If you’re considering a new, successful career, look no further than heating, ventilation and air conditioning. HVAC is an excellent place to start, according to the U.S. Bureau of Labor Statistics, which predicts careers in this industry will grow by 13 percent by 2028.

It's easy to see why these careers are growing so quickly. One is federal incentives to upgrade to more energy-efficient comfort systems. It's also important to consider R-22 Freon® coolant, which impacts older equipment. Finally, there’s the dynamic real estate market as well as a property shortage that’s driven an increase in new construction homes.

You can join this rewarding industry by becoming an HVAC technician. Find out about what they do, how to become one and about how much you can expect to make.

What Does It Mean to Be an HVAC Technician?

A HVAC technician should be able to repair, install and maintain heating and cooling systems. Most technicians will earn experience on equipment in both homes and commercial properties. And, most importantly, you’ll learn a great deal about:

Some are HVAC-R technicians, and they are further trained to provide refrigeration.

Is There a Shortage of HVAC Technicians?

There is a high demand for qualified HVAC technicians because of the current shortage in the industry. There are several reasons for this discrepancy, such as more retirements and competition from other industries. It's also more likely for young people to start pursuing college degrees as opposed to a licensed trade like HVAC.

Is HVAC a Hard Career?

While HVAC can be physically demanding, it can still be a fulfilling career. As a technician you'll be expected to occasionally:

  • Work in unpleasant settings, including tight or dusty spaces.
  • Work in high or low temperatures since HVAC equipment is generally found outdoors.
  • Work evenings, weekends and overtime throughout peak demand.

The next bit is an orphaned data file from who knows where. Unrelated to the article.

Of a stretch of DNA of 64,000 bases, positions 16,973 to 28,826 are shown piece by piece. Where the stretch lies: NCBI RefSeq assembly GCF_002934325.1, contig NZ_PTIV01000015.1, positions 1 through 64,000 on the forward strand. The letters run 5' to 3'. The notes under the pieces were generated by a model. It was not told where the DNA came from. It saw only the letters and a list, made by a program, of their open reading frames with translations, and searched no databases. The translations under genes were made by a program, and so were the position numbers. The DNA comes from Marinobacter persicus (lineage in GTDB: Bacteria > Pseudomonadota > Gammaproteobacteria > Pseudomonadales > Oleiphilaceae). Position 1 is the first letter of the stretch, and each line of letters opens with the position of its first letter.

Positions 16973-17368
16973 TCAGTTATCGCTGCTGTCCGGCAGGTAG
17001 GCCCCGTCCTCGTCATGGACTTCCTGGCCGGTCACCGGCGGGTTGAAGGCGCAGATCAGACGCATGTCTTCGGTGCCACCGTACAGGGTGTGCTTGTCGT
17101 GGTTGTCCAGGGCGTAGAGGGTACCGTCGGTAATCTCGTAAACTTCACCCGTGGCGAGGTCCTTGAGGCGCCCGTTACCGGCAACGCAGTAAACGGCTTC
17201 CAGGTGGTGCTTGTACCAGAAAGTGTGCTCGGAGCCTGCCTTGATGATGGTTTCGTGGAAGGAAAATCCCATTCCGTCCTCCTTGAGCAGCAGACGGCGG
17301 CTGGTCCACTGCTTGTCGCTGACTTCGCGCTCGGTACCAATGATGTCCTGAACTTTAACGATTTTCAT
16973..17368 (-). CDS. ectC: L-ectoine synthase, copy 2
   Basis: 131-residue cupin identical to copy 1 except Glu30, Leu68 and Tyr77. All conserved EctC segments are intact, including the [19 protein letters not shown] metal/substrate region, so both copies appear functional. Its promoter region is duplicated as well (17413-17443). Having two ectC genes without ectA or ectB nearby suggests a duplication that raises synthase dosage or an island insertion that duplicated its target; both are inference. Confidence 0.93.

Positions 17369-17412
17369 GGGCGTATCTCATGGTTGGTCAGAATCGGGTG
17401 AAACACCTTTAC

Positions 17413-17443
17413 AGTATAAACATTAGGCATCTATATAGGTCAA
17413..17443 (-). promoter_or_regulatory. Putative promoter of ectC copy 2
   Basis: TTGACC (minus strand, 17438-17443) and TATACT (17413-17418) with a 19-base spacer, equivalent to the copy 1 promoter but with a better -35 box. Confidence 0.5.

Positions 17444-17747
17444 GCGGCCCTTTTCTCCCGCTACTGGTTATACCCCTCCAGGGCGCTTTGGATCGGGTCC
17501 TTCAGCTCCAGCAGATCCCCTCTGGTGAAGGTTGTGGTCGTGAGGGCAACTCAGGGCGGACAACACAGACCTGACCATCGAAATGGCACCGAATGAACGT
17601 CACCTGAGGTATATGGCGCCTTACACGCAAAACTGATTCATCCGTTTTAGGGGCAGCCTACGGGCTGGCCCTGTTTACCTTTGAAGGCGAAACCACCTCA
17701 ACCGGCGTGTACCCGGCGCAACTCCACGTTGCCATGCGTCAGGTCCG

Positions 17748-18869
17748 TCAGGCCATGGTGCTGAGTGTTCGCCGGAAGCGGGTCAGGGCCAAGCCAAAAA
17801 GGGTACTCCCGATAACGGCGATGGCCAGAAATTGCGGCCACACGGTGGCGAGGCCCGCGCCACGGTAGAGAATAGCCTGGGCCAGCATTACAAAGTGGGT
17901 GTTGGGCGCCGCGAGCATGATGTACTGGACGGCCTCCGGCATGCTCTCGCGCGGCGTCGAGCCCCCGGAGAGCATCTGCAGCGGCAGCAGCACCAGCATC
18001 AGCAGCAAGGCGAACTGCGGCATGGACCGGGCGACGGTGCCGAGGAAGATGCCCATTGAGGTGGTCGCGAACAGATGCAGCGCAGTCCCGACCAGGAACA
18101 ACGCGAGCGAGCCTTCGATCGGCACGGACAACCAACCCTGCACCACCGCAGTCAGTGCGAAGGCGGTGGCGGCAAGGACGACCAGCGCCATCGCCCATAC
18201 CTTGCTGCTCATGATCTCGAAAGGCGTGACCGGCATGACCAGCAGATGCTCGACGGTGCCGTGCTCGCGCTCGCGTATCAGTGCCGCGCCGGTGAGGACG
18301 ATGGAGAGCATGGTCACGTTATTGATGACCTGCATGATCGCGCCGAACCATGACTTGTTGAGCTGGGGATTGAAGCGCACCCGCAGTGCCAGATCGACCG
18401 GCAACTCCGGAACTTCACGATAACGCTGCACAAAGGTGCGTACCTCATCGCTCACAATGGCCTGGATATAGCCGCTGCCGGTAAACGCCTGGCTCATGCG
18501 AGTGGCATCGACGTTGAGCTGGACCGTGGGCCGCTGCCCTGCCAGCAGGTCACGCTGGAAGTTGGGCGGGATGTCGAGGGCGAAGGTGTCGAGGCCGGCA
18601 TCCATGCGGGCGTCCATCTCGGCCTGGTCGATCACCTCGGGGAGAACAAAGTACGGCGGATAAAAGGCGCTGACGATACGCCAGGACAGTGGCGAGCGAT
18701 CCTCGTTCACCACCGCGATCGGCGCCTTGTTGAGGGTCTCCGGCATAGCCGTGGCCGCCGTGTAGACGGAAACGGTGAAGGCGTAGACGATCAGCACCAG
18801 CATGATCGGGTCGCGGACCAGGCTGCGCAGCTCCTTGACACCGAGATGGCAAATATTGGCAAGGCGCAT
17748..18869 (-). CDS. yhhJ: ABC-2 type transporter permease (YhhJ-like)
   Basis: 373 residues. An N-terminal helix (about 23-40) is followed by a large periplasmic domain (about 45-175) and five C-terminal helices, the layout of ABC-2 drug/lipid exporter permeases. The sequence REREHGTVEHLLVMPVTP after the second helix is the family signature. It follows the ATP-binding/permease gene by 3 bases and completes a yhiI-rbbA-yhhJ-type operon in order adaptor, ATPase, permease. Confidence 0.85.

A common misconception about learning HVAC is that it’s a blue-collar career. It requires a specific skill set, specialized education and continuous recertification.

It’s an excellent first career if you prefer to:

  • Minimize student debt.
  • Stay active rather than remain inside an office.
  • Have job security since HVAC positions can't be outsourced.
  • Gain the experience you need to start your own successful business.

Is HVAC a Stressful Job?

You can't fully escape stress when on the job. HVAC technicians service complex equipment and will occasionally have to endure cramped or uncomfortable working conditions. The proper experience and tools can help mitigate some of these concerns. What’s more, paid training and a consistent schedule help people in the HVAC industry fend off some of the most common reasons for work-related stress.

Is HVAC Hard on Your Body?

Lifting heavy objects and performing repetitive motions are both common during HVAC work. Getting to specialized types of equipment can be tiring. HVAC projects are often physical, and you may benefit from a healthy diet and exercise regimen to remain as healthy as possible.

Would a Recession Impact HVAC Jobs?

While a recession can affect any industry, HVAC is especially reliable due to the widespread use of heating and cooling equipment. Repairs and installation will always be needed, which means apprentices and master technicians alike can often find work in more places than other industries.

Is HVAC a Good Career for the Future?

As HVAC systems continue to advance, reliable expertise will become even more important. Newer models of heating and cooling systems use less energy or produce it from renewable sources such as solar and wind. Environmentally sustainable HVAC equipment will keep growing more popular, as will the need for experienced installers and technicians.

How to Become an HVAC Technician

To learn everything you need to become an HVAC technician, you’ll need a high school diploma or GED along with industry training. Other, more specialized (and higher paying) HVAC careers are dependent on additional education or certifications.

Earn certifications by signing up for classes at a community college or trade school. The time it takes to become an HVAC technician may fluctuate depending on the specific program, which generally lasts between six months to two years. Your employer might also require NATE certification. Standing for North American Technician Excellence, this influential accreditation further develops your technical knowledge to maximize your capabilities.